Columbus Day marks The Anniversary of Christopher Columbus’ arrival in the Americas, on 12 October 1492 and is celebrated by many countries in the new World. It is also known as Discovery Day in the Bahamas, as Día de la Raza (“Day of the Race”) in many countries in Latin America, as Día de las Américas (Day of the Americas) in Belize and Uruguay, as Día del Respeto a la Diversidad Cultural (Day of Respect for Cultural Diversity) in Argentina, as Día de la Hispanidad and Fiesta Nacional in Spain, and as Giornata Nazionale di Cristopher Columbus or Festa Nazionale di Cristoforo Colombo in Italy and in the Little Italys around the world.
Columbus Day first became an official state holiday in Colorado in 1906, and became a federal holiday in the United States in 1937, though people have celebrated Columbus’s voyage since the colonial period. In 1792, New York City and other U.S. cities celebrated the 300th anniversary of his landing in the New World. President Benjamin Harrison called upon the people of the United States to celebrate Columbus Day on the 400th anniversary of the event. During the four hundredth anniversary in 1892, teachers, preachers, poets and politicians used Columbus Day rituals to teach ideals of patriotism. These patriotic rituals were framed around themes such as citizenship boundaries, the importance of loyalty to the nation, and celebrating social progress.
Many Italian-Americans observe Columbus Day as a celebration of their heritage, the first occasion being in New York City on October 12, 1866. The first statewide Columbus Day holiday was proclaimed by Colorado governor Jesse F. McDonald in 1905, and it was made a statutory holiday in 1907. In April 1934, and President Franklin Delano Roosevelt also proclaimed October 12 a federal holiday under the name Columbus Day.
Since 1970 the holiday has been fixed to the second Monday in October, coincidentally exactly the same day as Thanksgiving in Canada. It is generally observed nowadays by banks, the bond market, the U.S. Postal Service, other federal agencies, most state government offices, many businesses, and most school districts. Some businesses and some stock exchanges remain open, and some states and municipalities abstain from observing the holiday. The holiday also coincides with the anniversary of the United States Navy (founded October 13, 1775), and thus both occasions are observed by the Navy (and usually the Marine Corps as well) with either a 72- or 96-hour liberty period.The date Columbus arrived in the Americas is also celebrated in many countries in Latin America as Día de la Raza (“day of the race” or “day of the [Hispanic] people”), commemorating the first encounters of Europeans and Native Americans. The day was first celebrated in Argentina in 1917, Venezuela and Colombia in 1921, Chile in 1922, and Mexico in 1928.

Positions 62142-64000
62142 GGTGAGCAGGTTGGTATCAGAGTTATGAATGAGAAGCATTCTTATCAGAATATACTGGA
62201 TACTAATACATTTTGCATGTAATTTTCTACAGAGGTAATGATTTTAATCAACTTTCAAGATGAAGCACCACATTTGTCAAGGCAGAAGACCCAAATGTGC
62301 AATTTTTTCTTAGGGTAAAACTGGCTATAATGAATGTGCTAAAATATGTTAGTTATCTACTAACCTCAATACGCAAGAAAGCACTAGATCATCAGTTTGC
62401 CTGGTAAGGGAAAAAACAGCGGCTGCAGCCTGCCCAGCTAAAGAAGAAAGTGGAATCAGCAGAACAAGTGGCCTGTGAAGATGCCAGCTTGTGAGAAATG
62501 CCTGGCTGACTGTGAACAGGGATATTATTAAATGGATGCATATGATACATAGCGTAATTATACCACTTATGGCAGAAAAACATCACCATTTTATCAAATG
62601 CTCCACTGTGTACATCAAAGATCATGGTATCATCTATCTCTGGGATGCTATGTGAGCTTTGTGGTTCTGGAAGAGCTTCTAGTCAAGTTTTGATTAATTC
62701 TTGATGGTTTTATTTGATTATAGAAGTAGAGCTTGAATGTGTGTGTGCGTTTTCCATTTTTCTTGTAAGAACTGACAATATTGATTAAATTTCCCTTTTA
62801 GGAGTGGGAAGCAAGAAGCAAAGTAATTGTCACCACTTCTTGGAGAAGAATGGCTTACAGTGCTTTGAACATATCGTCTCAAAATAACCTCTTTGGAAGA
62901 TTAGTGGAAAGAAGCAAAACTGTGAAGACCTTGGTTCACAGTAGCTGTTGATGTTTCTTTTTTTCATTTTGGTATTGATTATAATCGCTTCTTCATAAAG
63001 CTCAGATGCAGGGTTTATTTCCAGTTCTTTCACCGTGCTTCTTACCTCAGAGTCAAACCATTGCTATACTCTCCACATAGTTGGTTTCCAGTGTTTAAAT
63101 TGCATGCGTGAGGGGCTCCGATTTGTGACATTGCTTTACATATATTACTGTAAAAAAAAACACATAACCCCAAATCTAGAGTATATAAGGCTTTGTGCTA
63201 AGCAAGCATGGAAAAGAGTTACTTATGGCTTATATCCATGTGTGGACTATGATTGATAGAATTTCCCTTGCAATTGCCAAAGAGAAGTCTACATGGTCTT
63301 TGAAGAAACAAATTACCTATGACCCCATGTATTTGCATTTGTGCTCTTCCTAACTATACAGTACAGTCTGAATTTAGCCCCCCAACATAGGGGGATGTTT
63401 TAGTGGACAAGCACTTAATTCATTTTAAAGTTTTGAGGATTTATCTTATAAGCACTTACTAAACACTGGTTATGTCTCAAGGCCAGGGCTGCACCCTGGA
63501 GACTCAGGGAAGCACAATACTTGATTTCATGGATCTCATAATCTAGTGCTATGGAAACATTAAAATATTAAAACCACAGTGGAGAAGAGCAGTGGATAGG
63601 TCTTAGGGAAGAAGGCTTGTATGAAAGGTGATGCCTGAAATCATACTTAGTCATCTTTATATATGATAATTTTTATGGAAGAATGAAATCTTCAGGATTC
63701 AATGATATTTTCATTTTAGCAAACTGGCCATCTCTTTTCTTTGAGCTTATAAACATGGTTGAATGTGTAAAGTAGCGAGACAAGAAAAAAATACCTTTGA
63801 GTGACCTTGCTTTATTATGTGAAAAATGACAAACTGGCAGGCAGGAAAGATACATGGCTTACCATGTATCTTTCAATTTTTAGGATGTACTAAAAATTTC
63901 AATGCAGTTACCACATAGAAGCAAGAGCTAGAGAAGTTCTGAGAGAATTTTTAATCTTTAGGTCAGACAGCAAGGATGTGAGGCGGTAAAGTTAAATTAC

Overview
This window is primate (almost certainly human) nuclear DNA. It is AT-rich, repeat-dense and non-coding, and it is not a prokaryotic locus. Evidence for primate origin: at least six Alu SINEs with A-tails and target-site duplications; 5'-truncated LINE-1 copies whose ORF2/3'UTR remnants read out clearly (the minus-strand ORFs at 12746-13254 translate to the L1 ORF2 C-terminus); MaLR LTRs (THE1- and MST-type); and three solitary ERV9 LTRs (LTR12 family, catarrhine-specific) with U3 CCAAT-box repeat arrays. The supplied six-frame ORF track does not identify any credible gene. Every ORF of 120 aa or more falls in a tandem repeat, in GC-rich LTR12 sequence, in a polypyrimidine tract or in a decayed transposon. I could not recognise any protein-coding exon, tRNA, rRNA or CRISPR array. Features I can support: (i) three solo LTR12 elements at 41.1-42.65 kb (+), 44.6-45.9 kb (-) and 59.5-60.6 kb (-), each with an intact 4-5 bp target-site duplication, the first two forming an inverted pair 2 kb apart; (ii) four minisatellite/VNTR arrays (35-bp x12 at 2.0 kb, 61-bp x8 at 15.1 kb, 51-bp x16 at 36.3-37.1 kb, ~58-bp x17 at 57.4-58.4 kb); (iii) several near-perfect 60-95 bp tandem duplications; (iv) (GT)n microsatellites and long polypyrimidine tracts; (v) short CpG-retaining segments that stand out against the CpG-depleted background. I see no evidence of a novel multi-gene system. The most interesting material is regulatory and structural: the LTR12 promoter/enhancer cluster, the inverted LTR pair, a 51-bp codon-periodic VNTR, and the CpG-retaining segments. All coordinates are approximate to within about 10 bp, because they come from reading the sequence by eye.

In 1957 Spain changed the name to the Día de la Hispanidad (“Hispanicity Day”), and in 2002 Venezuela changed to the name to the Día de la Resistencia Indígena (Day of Indigenous Resistance). Día de la Raza has also come to be seen by many indigenous activists throughout Latin America as a counter to Columbus Day; a celebration of the native races and cultures and of the resistance against the arrival of Europeans in the Americas. In the U.S. Día de la Raza has served as a time of mobilization for pan-ethnic Latino and Hispanic activists and has remained in the largest Hispanic social justice organization, the National Council of La Raza.
Hawaii, Alaska, Oregon, and South Dakota are U.S. states that do not recognize Columbus Day at all, though Hawaii and South Dakota mark the day with an alternative holiday or observance. Hawaii celebrates Discoverers’ Day, which commemorates the Polynesian discoverers of Hawaii on the same date, the second Monday of October, though the name change has not ended protest related to the observance of Columbus’ discovery. The state government does not treat either Columbus Day or Discoverers’ Day as a legal holiday; state, city and county government offices and schools are open for business. South Dakota celebrates the day as an official state holiday known as “Native American Day” rather than Columbus Day. Oregon does not recognize Columbus Day, neither as a holiday nor a commemoration; schools and public offices remain open. Iowa and Nevada do not celebrate Columbus Day as an official holiday; however, the governor is “authorized and requested” by statute to proclaim the day each year.
Several other states have removed Columbus Day as a paid holiday for government workers while still maintaining it either as a day of recognition or a legal holiday for other purposes. These include California and Texas. The city of Berkeley, California, has replaced Columbus Day with Indigenous People’s Day since 1992, a move which has been followed by several other localities including Sebastopol and Santa Cruz, California; Dane County, Wisconsin; Minneapolis-Saint Paul, Minnesota; and Seattle, Washington. Various tribal governments in Oklahoma designate the day “Native American Day”, or name the day after their own tribe.